If the father derived his authority in the household from the sacred hearth-fire, we can understand why General Forlong has assigned to ancestor-worship the last place in his scheme. He says, moreover, that ancestor-worship is “a development and sequence of5 that idiosyncracy of man which has led him to worship and deify even the living—that which, according to the teaching of Euemerus, accounts for all the mythological tales of the gods and god-like men of Greece.” The ancestor was worshipped in the great chief, the Father of Fathers, each of whom was worshipped in the Dii Gentiles of his own class, and this not only during the comparatively modern Roman sway, but during the ages of serpent, fire, and solar faiths. In the still earlier faiths he was represented in the rude pillar, as well as in the little Lares and Penates of the hearths. In this case, however, ancestor-worship would seem to be entitled to stand on the same level as tree-worship and serpent-worship as a phase of the Phallic faith. In fact, it is in a sense identified with serpent-worship. General Forlong remarks that among the Greeks and Romans “the ancestor came to be honoured and worshipped only as the Generator, and so also the serpent as his symbol.” This agrees with the conclusion I have elsewhere endeavoured to establish, that the serpent is really regarded as the representative of the ancestor, in which case ancestor-worship is a very primitive faith, although, in a specialised form, it may possibly, as asserted by General Forlong, come later than fire-worship.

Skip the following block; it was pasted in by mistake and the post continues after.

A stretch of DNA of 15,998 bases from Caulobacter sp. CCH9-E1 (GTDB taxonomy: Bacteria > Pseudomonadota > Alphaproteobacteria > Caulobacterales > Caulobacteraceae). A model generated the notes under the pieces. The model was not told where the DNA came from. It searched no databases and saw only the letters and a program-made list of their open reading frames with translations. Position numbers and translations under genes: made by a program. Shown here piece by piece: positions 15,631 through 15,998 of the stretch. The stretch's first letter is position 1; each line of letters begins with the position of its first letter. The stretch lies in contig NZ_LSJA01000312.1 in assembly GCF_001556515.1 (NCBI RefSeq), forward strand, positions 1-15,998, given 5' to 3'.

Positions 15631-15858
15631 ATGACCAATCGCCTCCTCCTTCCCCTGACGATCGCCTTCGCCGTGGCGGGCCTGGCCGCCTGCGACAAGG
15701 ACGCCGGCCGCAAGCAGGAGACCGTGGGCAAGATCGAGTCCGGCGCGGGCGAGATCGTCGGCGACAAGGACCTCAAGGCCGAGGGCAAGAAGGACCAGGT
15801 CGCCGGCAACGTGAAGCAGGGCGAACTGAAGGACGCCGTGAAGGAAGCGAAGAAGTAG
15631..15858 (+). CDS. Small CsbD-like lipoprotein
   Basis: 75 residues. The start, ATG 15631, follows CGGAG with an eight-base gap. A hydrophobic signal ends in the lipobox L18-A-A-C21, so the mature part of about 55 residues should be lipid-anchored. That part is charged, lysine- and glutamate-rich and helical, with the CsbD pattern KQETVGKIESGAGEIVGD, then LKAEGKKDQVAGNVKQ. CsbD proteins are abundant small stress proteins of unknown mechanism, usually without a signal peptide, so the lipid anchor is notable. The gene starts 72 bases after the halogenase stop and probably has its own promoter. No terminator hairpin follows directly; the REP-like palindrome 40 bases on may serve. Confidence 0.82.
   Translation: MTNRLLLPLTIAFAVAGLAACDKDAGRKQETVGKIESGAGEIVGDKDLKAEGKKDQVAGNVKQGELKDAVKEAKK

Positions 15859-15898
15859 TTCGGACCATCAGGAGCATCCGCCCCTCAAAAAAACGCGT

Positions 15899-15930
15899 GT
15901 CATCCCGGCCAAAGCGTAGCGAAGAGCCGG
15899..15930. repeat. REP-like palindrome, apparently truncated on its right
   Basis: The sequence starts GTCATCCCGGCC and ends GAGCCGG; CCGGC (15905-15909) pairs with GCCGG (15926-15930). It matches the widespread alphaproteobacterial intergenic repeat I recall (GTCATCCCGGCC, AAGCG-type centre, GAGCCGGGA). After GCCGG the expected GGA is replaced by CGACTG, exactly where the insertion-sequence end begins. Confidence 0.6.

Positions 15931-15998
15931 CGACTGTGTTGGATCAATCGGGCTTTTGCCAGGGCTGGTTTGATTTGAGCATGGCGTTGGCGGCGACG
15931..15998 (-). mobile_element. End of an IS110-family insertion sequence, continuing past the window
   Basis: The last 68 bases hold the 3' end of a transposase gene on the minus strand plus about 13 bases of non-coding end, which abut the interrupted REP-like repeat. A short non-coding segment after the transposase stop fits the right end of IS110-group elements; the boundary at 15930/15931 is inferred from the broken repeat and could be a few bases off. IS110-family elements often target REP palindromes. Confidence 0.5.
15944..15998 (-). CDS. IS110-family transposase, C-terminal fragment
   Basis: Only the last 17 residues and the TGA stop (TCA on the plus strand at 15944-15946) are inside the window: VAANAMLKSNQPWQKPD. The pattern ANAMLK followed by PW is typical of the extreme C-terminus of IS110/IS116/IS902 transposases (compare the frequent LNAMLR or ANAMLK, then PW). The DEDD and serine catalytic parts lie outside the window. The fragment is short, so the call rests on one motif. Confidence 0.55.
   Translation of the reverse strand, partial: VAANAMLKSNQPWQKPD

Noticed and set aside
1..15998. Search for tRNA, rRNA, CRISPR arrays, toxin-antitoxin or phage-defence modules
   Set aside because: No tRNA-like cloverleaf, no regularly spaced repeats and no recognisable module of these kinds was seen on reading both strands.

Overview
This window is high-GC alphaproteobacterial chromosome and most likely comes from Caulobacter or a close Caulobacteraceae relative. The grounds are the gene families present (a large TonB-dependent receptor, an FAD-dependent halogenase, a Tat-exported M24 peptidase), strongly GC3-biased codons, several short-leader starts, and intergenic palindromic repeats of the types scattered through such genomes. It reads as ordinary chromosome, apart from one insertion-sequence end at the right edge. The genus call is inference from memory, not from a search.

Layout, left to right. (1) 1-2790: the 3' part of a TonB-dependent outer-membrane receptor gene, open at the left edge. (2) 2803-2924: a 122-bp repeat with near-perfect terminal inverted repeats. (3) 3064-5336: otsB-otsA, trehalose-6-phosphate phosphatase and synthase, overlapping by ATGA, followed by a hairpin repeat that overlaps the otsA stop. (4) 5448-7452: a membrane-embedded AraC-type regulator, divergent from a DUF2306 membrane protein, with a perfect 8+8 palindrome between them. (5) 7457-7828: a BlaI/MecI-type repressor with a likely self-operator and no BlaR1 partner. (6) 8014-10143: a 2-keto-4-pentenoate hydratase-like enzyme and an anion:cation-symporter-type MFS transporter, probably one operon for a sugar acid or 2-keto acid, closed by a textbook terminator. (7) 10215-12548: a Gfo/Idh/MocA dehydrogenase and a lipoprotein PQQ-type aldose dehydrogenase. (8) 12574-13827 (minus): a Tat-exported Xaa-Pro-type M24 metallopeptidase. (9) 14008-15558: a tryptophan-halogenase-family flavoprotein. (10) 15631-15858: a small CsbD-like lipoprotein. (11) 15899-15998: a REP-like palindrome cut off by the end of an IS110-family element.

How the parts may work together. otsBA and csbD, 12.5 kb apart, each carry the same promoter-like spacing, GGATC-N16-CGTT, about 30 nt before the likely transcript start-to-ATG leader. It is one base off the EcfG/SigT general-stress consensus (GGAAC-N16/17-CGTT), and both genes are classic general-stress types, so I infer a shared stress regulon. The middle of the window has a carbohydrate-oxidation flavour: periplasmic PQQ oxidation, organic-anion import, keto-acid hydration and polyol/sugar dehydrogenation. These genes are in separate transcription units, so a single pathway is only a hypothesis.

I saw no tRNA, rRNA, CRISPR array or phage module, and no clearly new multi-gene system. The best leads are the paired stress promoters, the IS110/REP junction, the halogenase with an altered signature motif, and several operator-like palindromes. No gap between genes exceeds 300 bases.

It can hardly now be doubted that the same ideas underlie all the early faiths. This view is entertained by General Forlong, who says:6 “So imperceptibly arose the serpent on pure Phallic faiths, fire on these, and sun on all, and so intimately did all blend with one another, that even in the ages of true history it was often impossible to descry the exact God alluded to.” The foundations of all those faiths, and of ancestor-worship as allied to them, must therefore be sought in the ideas entertained by mankind in the earliest times, “when the races lived untaught, herded with their cattle, and had as their sole object in life the multiplication of these and of themselves.” The question arises, however, whether the simple faith which man then entertained was the earliest he had evolved. General Forlong answers this question in the negative, for he says, then referring to the serpent Buddhism of Kambodia, that “Fetish worship was the first worship, and to a great extent is still the real faith of the ignorant, especially about these parts.” He finds that nearly one quarter of the world yet deifies, or at least reverences, sticks and stones, rams’ horns and charms, a practice not unknown even to later faiths. The fundamental belief which furnishes the key to those phenomena, as well as to the animal-worship which is so closely associated with one or other of the great faith streams, should not be lost sight of. Jacob Grimm pointed out, in his “Teutonic Mythology,”1 that all nature was thought of by the heathen Germans as living. Gods and men transformed themselves into trees, plants, or beasts; spirits and elements attained animal forms; and therefore we cannot wonder at the heavenly bodies, and even day and night, summer and winter, being actually personified. These ideas lend themselves as well to fetishism as to sun-worship, and all the ancient faiths alike may justly, therefore, be regarded as phases of one universal nature-worship. Mankind prays only for that which is thought good,7 and if one man seeks to obtain his desire through the agency of a stick or a stone, and another through a serpent or planetary god, the difference between them is purely objective. The prayers which were offered to the Vedic gods would be equally appropriate in the mouth of a native of Western Africa. They had relation simply to temporal needs, and were, says Mr. Talboys Wheeler,2 for plenty of rain, abundant harvests, and prolific cattle, for bodily vigour, long life, numerous offspring, and protection against all foes and robbers. Moreover, the observances of the more advanced faiths have little practical difference from the fetishist. All alike have for their object the compelling the good countenance, or counteracting the evil designs, of the gods or spirits, and the real difference is to be sought in the symbols under which they are represented. Thus the Vedic Aryans regarded their deified abstractions as personified with human wants, and invoked them with rites which “may have formed an accompaniment to every meal, and may have been regarded almost as a part of the cooking.” Mr. Wheeler adds3 that8 “Sometimes a deity is supposed to be attracted by the grateful sound of the stone and mortar by which the soma juice was expressed from the plant, or by the musical noise of the churning sticks by which the wine was apparently stirred up and mixed with curds; and the eager invokers implore the god not to turn aside to the dwelling of any other worshipper, but to come to them only, and drink the libation which they had prepared, and reserve for them all his favours and benefits.”